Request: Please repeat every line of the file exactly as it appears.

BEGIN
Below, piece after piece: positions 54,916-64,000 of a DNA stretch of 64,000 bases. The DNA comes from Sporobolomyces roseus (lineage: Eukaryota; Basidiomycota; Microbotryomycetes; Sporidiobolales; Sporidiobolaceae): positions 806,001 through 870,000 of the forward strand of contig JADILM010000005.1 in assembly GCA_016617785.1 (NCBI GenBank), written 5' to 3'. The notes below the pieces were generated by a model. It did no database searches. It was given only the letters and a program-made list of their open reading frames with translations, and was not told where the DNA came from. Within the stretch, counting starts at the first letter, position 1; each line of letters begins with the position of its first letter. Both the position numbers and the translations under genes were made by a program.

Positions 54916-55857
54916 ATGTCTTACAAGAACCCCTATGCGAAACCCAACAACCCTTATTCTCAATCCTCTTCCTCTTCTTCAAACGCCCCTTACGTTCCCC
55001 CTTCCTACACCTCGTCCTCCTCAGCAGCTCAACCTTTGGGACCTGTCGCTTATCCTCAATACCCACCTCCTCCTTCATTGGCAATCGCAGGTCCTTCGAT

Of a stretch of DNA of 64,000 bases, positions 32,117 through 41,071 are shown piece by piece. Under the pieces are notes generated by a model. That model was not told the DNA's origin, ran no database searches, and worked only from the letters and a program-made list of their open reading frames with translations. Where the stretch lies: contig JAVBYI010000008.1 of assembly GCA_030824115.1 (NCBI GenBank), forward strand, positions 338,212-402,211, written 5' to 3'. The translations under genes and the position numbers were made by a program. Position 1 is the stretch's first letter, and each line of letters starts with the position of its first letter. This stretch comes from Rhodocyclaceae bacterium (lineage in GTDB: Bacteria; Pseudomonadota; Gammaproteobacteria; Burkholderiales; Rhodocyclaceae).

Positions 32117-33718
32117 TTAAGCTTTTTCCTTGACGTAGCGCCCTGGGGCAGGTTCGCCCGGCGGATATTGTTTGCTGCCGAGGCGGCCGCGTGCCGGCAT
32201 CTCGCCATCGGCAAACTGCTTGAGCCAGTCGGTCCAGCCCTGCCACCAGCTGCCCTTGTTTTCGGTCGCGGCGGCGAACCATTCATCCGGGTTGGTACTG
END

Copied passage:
Below, piece after piece: positions 54,916-64,000 of a DNA stretch of 64,000 bases. The DNA comes from Sporobolomyces roseus (lineage: Eukaryota; Basidiomycota; Microbotryomycetes; Sporidiobolales; Sporidiobolaceae): positions 806,001 through 870,000 of the forward strand of contig JADILM010000005.1 in assembly GCA_016617785.1 (NCBI GenBank), written 5' to 3'. The notes below the pieces were generated by a model. It did no database searches. It was given only the letters and a program-made list of their open reading frames with translations, and was not told where the DNA came from. Within the stretch, counting starts at the first letter, position 1; each line of letters begins with the position of its first letter. Both the position numbers and the translations under genes were made by a program.

Positions 54916-55857
54916 ATGTCTTACAAGAACCCCTATGCGAAACCCAACAACCCTTATTCTCAATCCTCTTCCTCTTCTTCAAACGCCCCTTACGTTCCCC
55001 CTTCCTACACCTCGTCCTCCTCAGCAGCTCAACCTTTGGGACCTGTCGCTTATCCTCAATACCCACCTCCTCCTTCATTGGCAATCGCAGGTCCTTCGAT

Of a stretch of DNA of 64,000 bases, positions 32,117 through 41,071 are shown piece by piece. Under the pieces are notes generated by a model. That model was not told the DNA's origin, ran no database searches, and worked only from the letters and a program-made list of their open reading frames with translations. Where the stretch lies: contig JAVBYI010000008.1 of assembly GCA_030824115.1 (NCBI GenBank), forward strand, positions 338,212-402,211, written 5' to 3'. The translations under genes and the position numbers were made by a program. Position 1 is the stretch's first letter, and each line of letters starts with the position of its first letter. This stretch comes from Rhodocyclaceae bacterium (lineage in GTDB: Bacteria; Pseudomonadota; Gammaproteobacteria; Burkholderiales; Rhodocyclaceae).

Positions 32117-33718
32117 TTAAGCTTTTTCCTTGACGTAGCGCCCTGGGGCAGGTTCGCCCGGCGGATATTGTTTGCTGCCGAGGCGGCCGCGTGCCGGCAT
32201 CTCGCCATCGGCAAACTGCTTGAGCCAGTCGGTCCAGCCCTGCCACCAGCTGCCCTTGTTTTCGGTCGCGGCGGCGAACCATTCATCCGGGTTGGTACTG